Emotional Motor Unit – A short film full of emotions
War of the Movies: 8.5/10
Directed by Adam Nelson
Written by Xènia Puiggrós
Running Time: 22 minutes
Starring: Graham Cawter, Francesca Burgoyne, Finnian Nainby-Luxmore, Candice Palladino
If you remember quite well, last year we did a review about a brilliant independent film called Little Pieces. Director Adam Nelson is back and better than ever with the short film Emotional Motor Unit (E.M.U.).
In a world where there is so much pollution that breathing is a pain, and where humans are taking pills to restrain their bad feelings and emotions, like insecurity and pessimism, an author is asked to write a fiction by his employer. Since he has so little life experience, his employer assigns him an E.M.U, an Emotional Motor Unit, to interact with him and help him feel so he can write the fiction he needs to in a two months’ deadline. Slowly but surely, The Writer (who remains nameless) begins to form a friendship with her, even though he knows he only has two weeks before the robot is reprogrammed for another assignment. Once his time with her is over, The Writer has the choice to take the pills given by his employer to help with his withdrawal of the E.M.U., or to feel again for once in his life…
Just by reading the title and synopsis you probably think that this type of story has already been done before, and to some point you are right. After all, even though the script was written before Her and Ex Machina, we can’t help but make a few connections between those films because of the human/robot interaction where feelings are involved. Nonetheless, where Emotional Motor Unit manages to stand out and captivate us, it is with the fact that the director and writer deliver us a whole new version of that interaction. Instead of focusing on the humans trying to make robots learn and feel like us, it is about a robot teaching us how to feel again!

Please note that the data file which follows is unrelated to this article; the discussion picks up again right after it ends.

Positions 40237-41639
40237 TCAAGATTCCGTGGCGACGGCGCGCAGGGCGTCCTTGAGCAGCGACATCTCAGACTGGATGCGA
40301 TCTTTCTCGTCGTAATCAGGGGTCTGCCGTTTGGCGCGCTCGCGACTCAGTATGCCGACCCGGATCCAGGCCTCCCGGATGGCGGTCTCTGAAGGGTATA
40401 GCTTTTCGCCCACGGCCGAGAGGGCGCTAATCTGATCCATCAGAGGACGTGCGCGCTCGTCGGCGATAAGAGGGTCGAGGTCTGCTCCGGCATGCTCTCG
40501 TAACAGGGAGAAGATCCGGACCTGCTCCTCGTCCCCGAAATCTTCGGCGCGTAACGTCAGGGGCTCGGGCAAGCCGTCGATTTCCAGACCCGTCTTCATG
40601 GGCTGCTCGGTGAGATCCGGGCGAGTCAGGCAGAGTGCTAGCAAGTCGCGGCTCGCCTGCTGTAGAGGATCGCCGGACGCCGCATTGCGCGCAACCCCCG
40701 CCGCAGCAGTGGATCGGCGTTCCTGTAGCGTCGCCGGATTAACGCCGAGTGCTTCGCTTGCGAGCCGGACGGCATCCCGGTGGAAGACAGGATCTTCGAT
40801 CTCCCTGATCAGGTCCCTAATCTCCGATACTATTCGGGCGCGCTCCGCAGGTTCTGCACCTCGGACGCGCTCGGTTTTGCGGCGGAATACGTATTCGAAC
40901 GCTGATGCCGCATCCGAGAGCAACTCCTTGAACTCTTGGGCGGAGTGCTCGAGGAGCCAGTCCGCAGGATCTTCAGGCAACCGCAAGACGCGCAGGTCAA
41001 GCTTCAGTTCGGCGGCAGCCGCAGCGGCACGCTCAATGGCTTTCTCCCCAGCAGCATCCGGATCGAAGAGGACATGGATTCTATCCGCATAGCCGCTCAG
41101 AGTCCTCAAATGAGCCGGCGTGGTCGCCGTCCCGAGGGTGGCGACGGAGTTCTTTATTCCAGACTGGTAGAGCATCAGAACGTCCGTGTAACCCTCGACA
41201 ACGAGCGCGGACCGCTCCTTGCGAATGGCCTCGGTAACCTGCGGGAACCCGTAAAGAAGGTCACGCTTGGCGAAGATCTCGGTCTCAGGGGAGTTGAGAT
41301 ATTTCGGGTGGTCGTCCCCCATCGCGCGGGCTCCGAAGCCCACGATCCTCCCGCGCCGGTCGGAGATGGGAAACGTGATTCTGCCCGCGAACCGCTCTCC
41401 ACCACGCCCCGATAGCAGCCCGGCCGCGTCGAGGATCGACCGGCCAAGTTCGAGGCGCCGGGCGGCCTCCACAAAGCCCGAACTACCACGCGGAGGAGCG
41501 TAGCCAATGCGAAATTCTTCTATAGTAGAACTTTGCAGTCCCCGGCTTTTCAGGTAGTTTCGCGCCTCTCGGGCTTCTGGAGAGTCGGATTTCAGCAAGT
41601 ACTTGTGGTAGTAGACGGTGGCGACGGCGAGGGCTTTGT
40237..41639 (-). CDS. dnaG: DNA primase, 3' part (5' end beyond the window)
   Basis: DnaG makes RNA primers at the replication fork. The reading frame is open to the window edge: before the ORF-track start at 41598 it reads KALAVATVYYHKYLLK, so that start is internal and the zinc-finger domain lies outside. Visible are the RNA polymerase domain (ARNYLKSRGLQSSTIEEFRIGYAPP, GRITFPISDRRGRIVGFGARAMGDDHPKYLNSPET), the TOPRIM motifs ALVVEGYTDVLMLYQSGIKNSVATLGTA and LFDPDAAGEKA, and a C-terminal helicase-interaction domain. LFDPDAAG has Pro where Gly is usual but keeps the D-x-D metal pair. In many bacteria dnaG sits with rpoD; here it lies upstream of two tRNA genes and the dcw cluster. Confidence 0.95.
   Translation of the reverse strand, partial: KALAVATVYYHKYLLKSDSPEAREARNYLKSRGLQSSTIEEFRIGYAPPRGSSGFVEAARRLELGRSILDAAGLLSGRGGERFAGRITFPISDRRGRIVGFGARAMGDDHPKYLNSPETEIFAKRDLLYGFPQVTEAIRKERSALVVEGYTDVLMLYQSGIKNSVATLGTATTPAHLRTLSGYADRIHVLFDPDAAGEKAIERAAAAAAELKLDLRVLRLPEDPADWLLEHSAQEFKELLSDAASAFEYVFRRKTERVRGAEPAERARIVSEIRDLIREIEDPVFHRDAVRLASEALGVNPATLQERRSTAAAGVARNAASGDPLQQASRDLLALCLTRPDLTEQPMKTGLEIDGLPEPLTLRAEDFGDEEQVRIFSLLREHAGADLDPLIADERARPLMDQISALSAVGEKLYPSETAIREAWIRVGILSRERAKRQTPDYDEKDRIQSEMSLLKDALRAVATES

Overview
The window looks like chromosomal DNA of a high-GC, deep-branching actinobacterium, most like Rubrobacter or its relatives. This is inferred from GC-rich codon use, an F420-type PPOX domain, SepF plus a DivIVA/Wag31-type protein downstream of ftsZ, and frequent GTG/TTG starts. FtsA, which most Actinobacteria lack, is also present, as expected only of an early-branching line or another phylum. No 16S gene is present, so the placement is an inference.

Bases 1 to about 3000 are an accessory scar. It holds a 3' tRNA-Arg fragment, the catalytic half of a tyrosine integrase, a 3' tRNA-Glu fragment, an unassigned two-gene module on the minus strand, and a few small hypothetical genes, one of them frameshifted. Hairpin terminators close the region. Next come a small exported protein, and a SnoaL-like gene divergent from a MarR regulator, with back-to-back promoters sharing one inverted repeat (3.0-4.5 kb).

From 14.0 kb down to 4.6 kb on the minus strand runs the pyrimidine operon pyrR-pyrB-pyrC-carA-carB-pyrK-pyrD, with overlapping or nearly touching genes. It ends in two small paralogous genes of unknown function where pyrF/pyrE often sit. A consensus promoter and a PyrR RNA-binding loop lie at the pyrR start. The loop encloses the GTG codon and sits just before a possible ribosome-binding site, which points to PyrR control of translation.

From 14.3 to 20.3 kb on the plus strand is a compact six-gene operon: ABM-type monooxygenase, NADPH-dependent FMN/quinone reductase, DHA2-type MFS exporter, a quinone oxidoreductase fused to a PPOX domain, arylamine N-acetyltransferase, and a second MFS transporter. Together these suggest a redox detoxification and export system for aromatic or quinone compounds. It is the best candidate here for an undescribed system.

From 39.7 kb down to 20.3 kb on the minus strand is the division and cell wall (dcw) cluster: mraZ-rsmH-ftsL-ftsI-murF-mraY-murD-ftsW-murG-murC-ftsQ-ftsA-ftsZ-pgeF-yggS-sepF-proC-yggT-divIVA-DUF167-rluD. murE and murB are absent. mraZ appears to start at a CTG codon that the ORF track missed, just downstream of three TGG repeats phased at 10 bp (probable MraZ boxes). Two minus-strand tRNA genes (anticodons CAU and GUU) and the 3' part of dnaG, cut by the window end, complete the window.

Every little details are so thought of that it gave us a final cut with an impressive and ingenious cinematography, confirming that Adam Nelson is ready to play in the big leagues. For The Writer, you can perfectly tell his state of mind with his mimics and voice intonations. Whether it is because of his shoulders hunch in front of him, or his weak voice as he speaks to his superior, it is clearly apparent from the start just how much he is not use to feel. But as the film goes on, you can see a change in his posture, how confident he grew not only with the E.M.U., but also after his time with her. Another fact that I loved about the cinematography was the importance of the colors. At the beginning, the colors were mostly white, black and grey, void of any emotions just like The Writer, but when we see the E.M.U. for the first time, unlike The Writer, the colors around her are stunning, making us realize just how much important she will be. And this is where Emotional Motor Unit succeeded to show you how good of a short film it is, the fact that the director and writer manage to incorporated all of those elements and emotions changes in 22 minutes is absolutely brilliant.
Visually speaking, the E.M.U. looks very much like a real human, rather than a robot like they usually portrait in those kinds of films. I personally would have preferred to see the E.M.U. looking a little less like a human, but with the film’s budget and Francesca Burgoyne’s great performance as the E.M.U., you quickly push that negative fact on the side. Graham Cawte as The Writer gave us a solid performance; it was a real joy to see just how great he managed to play every emotions and I hope to see more of him in the near future.
Emotional Motor Unit maybe not the kind of film you are used to watch, by I would strongly suggest you give it a try.
As of now, the film is not released yet but I am pretty sure that in the months to come, you will be able to discover and enjoy this short film in many festivals!